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City sends Longs to drawing board

Grass Valley officials and one resident assured Longs Drugs Tuesday there will be high hurdles to jump before a new store is approved for the chain at Idaho-Maryland Road and East Main Street.

At a meeting of the city’s Design Review Committee, members Tony Rosas and Jason Fouyer both said the proposed 24-hour drive-through for the pharmacy would be a “hot topic,” because current zoning won’t allow it and a zoning change would be needed.

Fouyer and audience member Steve Enos also said the current design is too boxy and needs to be modified to reflect the city’s mining heritage.



“It’s another nondescript beige building,” said Enos, a professional planner and former City Council member. “This is also the wrong place, next to the roundabout,” which is under construction at the busy corner.

Perhaps the main sticking point for Longs at this juncture was the recommendation for a multi-use building by adding residences or offices on top of the building or alongside.




“Mixed-use would be a very difficult situation,” said Renata Tyler, design manager for Longs, adding it could kill the project if the city sticks with its recommendation. “We have no desire to build an additional office because we’ve never done it,” Tyler said.

Panel member Fouyer said the city is serious about the multi-use concept and told Tyler, “you will need to revisit that” before the design comes back to the panel in the near future. The final building plans also would have to be approved by the city’s Planning Commission and the City Council before it is built.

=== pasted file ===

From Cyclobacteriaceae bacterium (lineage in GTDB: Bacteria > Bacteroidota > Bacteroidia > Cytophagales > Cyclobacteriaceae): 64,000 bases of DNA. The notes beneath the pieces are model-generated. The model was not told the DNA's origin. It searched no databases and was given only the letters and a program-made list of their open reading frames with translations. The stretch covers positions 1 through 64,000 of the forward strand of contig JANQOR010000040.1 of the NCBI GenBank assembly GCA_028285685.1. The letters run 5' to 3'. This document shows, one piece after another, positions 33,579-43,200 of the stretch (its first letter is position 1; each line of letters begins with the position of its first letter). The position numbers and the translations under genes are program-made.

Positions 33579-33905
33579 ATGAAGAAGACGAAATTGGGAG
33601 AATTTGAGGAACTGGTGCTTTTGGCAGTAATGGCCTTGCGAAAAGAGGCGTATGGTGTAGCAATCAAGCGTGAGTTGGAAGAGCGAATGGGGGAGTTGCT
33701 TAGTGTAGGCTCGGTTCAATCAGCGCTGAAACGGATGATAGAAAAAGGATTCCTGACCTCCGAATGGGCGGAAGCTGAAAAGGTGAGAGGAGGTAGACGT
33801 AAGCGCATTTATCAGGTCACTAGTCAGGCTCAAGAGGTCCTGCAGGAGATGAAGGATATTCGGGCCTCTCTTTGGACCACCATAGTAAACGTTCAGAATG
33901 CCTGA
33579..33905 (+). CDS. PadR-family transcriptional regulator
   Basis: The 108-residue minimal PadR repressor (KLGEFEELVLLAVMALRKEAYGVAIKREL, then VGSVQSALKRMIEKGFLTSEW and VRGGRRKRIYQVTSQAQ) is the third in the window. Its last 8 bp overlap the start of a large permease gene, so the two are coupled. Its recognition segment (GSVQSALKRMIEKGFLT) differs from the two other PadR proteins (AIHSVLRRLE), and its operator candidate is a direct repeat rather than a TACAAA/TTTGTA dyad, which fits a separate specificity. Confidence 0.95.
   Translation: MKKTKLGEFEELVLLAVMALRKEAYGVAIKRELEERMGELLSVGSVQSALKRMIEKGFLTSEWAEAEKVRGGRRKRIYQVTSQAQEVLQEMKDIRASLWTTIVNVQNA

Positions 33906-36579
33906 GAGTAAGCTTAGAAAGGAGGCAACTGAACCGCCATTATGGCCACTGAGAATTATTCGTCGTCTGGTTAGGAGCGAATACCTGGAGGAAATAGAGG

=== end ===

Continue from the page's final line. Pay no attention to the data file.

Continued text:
The design will have to be altered, “because it still looks like a box to me,” Fouyer said.

Committee member Trisha Tillotson said a preliminary traffic study for the proposed building of almost 16,000 square feet predicted impacts at the ramp areas of Idaho-Maryland Road, Railroad Avenue and the Golden Center Freeway, and for the corner of Mill and Main streets downtown.

Committee member Vern Canon said a 6-inch water main slated for the building will have to be increased to 8 inches to allow the sprinkler system inside the building’s storage area to function. The panel also told Longs representatives that two proposed signs facing the freeway will have to be scrapped.

“I think you have some challenges,” said City Architect Rosas to the Longs officials. “The drive-through is definitely a hot topic around here.”

Changing the zoning to get it would be ludicrous and set bad precedent, Enos said, particularly because the zoning Longs wants to amend is relatively new.

“They’re just rearranging the deck chairs on the Titanic,” Enos said. “It’s the iceberg we have to worry about.”

The panel also said an environmental review of the project would be done before ” and if ” it is passed on to the Planning Commission.

The proposed drugstore would go on property occupied for years by the Pardini family’s Hills Flat Lumber Co., which has moved to a hilltop location near the old site.

Local Realtor Ricki Heck is representing the Pardini family and said she has been working with them for nearly one year “in an effort to bring the best possible development to that prominent area of our community.”

The family is planning to retain the property and lease it to Longs for 50-plus years, Heck said.

“I would ask our elected and appointed officials, as well as the community, to withhold judgment in light of Mr. Enos’ negative remarks until the entire project is offered in its final, polished form,” Heck said in a statement to The Union after the meeting. “I believe the project by Longs and the Pardinis will be thoughtful (and) appropriate to the challenging site.”

To contact Senior Staff Writer Dave Moller, e-mail dmoller@theunion.com or call 477-4237.


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